Contributing writer Mikey Rox, an award-winning freelance journalist and the principal of Paper Rox Scissors, a copywriting and creative consulting company in New York City (www.paperroxscissors.com), chats with three cast members from “Eating Out: All You Can Eat,” in Q-Notes‘ Oct. 31 Print ExQlusive.
Three newcomers — Daniel Skelton, Michael E.R. Walker and Chris Salvatore — make their feature film debut in “Eating Out: All You Can Eat,” the third installment in the raunchy rom-com franchise from creator Q. Allan Brocka.
Like its predecessors, “EO3” finds an unlucky-at-love newbie pining for the affection of the series’ resident hunk who has his sights set on the maybe-gay hottie who gets caught in the middle of a quirky — and often unsanitary — love quadrangle.
Confused yet? So are they.
But while the movie has plenty to offer in the way of cheap laughs (from Leslie Jordan and Mink Stole, no less) and a scantily clad climax, it’s these three homigos — all gay and friends in real life — who take this otherwise unseasoned sequel from dinner to dessert.
In a recent interview, Skelton, Walker and Salvatore open wide about their first time (on screen), love and sex on and off set, disrobing for the camera, and how showing off their soon-to-be-famous nether regions could affect their budding careers — and their parents. Order’s up!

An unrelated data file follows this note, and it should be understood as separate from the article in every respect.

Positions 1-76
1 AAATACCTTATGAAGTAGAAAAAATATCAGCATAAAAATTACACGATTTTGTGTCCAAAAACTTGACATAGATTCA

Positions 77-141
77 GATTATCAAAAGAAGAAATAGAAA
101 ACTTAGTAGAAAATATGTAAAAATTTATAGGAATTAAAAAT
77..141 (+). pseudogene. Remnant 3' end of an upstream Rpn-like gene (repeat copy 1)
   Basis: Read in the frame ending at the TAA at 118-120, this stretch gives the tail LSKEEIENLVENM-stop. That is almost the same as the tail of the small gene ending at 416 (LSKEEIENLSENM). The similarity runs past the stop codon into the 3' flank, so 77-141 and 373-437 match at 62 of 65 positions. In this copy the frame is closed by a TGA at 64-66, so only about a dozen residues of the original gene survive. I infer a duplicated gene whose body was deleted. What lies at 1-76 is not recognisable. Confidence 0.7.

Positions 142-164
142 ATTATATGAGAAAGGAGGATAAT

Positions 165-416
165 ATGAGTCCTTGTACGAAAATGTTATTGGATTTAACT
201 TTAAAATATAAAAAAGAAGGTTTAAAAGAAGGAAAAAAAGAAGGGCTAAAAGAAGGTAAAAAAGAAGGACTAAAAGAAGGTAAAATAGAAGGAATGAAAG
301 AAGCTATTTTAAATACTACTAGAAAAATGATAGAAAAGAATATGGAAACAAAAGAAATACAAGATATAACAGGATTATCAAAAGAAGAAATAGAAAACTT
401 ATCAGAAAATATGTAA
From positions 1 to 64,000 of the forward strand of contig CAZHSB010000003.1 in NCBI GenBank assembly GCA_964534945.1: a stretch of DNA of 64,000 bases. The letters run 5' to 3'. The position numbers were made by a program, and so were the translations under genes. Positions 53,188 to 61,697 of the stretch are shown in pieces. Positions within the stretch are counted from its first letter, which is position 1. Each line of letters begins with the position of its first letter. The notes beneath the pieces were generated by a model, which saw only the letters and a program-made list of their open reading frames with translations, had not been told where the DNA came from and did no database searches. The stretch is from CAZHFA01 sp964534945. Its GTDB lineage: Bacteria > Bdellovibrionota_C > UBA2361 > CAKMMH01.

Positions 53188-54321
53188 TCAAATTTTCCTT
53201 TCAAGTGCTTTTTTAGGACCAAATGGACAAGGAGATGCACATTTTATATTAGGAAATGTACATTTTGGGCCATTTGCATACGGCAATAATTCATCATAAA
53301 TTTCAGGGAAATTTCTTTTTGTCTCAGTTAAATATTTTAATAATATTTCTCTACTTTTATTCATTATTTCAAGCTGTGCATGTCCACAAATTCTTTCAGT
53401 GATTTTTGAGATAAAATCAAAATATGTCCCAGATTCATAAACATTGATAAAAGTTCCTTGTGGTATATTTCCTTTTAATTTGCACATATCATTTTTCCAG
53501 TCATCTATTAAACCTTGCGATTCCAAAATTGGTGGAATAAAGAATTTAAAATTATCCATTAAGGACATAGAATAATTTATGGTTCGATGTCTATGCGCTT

Chris, let’s start with you. This is your second film, the first being the acclaimed short “Misplaced.” Coincidentally, in both “Misplaced” and “Eating Out 3,” you play characters who troll online for sex. How much research went into preparing for these roles?
Chris Salvatore: That is a coincidence, isn’t it. I was never into trolling online for sex, if that’s what you mean by “research,” but I did meet a few of my ex-boyfriends on the internet. I think it’s a lot easier for gays to meet online. I even met Michael on MySpace. It’s very life imitating art, or, in this instance, the other way around.
Daniel and Michael — you’re newcomers as well. “Eating Out 3” is the first film for both of you. What was the audition process like, what intrigued you about the role you accepted and how do you feel about your very first on-screen performance?
Michael E.R. Walker: I was the last actor to audition for “Eating Out.” I know they had a few actors in mind, but it just ended up working out that I got the role. I had always wanted to play a straight guy in a film. Growing up Mormon and gay, I feel like I’ve been researching this role my entire life, as I’ve tried to cover up my homosexuality. I was even engaged twice to girls before coming out. I’m proud of the work I did on this film and I think that I pulled off the whole straight thing.
Daniel Skelton: I was actually approached by a casting director at a restaurant, so it was kind of just a matter of luck being on my side that day. The role initially intrigued me because the character of Casey is so relatable and honest that I think a lot of guys will find they have something in common with him. So, I suppose just the way the character was written was enough to get me excited to flesh him out. I feel good about what we’ve created.